Although not necessary to its decision, since it not only granted reformation, but also found that Shell did not have good cause to terminate the lease and dealer agreement, the trial court sustained Marinello's defense of unclean hands in the dispossess action by finding that Shell was guilty of improper and illegal marketing practices (a) by discriminating against Marinello in the tank-wagon prices it charged him, and (b) by tying in increased TBA sales on Marinello's part to a renewal of the lease. These practices were found by the trial court to be violations of the New Jersey Unfair Motor Fuels Act, N.J.S.A. 56:6-19 et seq., and the Robinson-Patman Price Discrimination Act, 15 U.S.C.A. § 13.

Shell appealed from the judgment entered in the consolidated actions. While the appeal was pending unheard in the Appellate Division we ordered direct certification to this Court. R. 2:12-1.

We are in full agreement with the basic determination of the trial court that Shell had no legal right to terminate its relationship with Marinello except for good cause, i.e., the failure of Marinello to substantially comply with his obligations under the lease and dealer agreement. However, we conclude that it was unnecessary to have granted specific reformation of the lease and dealer agreement. The same end result is reached from consideration of the instruments themselves, the relationship between Shell and Marinello created thereby, and the public policy of this State affecting such relationship.

For this reason it is unnecessary for us to deal with the question of reformation, as such, as well as the ancillary issues of parol evidence and the statute of frauds. By the same token, we need not review the trial court's finding that Marinello had established the defense of unclean hands in the dispossess suit filed by Shell. Since our conclusion is that Shell has not shown good cause to terminate its relationship with Marinello, we do not reach the question of equitable defense. See Vineland Shopping Center, Inc. v. DeMarco, 35 N.J. 459 (1961).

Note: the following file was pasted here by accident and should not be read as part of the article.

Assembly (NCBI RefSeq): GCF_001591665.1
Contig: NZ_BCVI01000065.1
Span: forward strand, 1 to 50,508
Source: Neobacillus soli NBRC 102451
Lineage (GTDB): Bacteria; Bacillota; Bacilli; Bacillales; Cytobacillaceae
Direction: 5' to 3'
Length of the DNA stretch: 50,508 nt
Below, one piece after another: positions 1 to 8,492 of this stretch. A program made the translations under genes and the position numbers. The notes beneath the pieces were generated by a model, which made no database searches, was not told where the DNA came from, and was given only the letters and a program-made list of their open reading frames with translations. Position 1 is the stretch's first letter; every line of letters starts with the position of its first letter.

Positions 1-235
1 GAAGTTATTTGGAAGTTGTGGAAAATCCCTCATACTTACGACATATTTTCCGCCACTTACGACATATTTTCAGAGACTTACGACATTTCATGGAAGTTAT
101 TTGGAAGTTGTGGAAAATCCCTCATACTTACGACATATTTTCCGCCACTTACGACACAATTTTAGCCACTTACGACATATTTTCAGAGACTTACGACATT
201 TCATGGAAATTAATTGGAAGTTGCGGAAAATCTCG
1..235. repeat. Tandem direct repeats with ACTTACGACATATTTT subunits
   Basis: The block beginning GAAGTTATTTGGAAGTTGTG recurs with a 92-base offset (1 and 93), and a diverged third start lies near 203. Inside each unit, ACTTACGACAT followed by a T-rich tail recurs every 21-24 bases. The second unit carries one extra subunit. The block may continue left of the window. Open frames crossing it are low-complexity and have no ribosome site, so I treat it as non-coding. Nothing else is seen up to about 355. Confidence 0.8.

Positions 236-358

Shell argues that its lease of the service station premises to Marinello is independent of its dealer agreement with him, and that its legal rights as a landlord under the lease are absolute and cannot be restricted. This is pure sophistry. The two contractual documents are but part of an integrated business relationship. They were entered into simultaneously, have the same commencement and expiration dates, and expressly refer to the Route #5 service station premises.

These instruments, and the business relationship created thereby, cannot be viewed in the abstract. Shell is a major oil company. It not only controls the supply, but, in this case, the business site. The record shows that while the product itself and the location are prime factors in the profitability of a service station, the personality and efforts of the operator and the good will and clientele generated thereby are of major importance. The amount of fuel, lubricants and TBA a station will sell is directly related to courtesy, service, cleanliness and hours of operation, all dependent on the particular operator.

Marinello testified that when the station was offered to him in 1959 he was told by the Shell representative that the station was run down, but that a good operator could make money and that if he built up the business his future would be in the station. Shell's own witnesses admitted that it was Shell's policy not to terminate its relationship with a lessee-dealer except for good cause, which was described as not running the station in a good and businesslike manner.

Viewing the combined lease and franchise against the foregoing background, it becomes apparent that Shell is the dominant party and that the relationship lacks equality in the respective bargaining positions of the parties. For all practical purposes Shell can dictate its own terms. The dealer, particularly if he has been operating the station for a period of years and built up its business clientele, when the time for renewal of the lease and dealer agreement comes around, cannot afford to risk confrontation with the oil company. He just signs on the dotted line.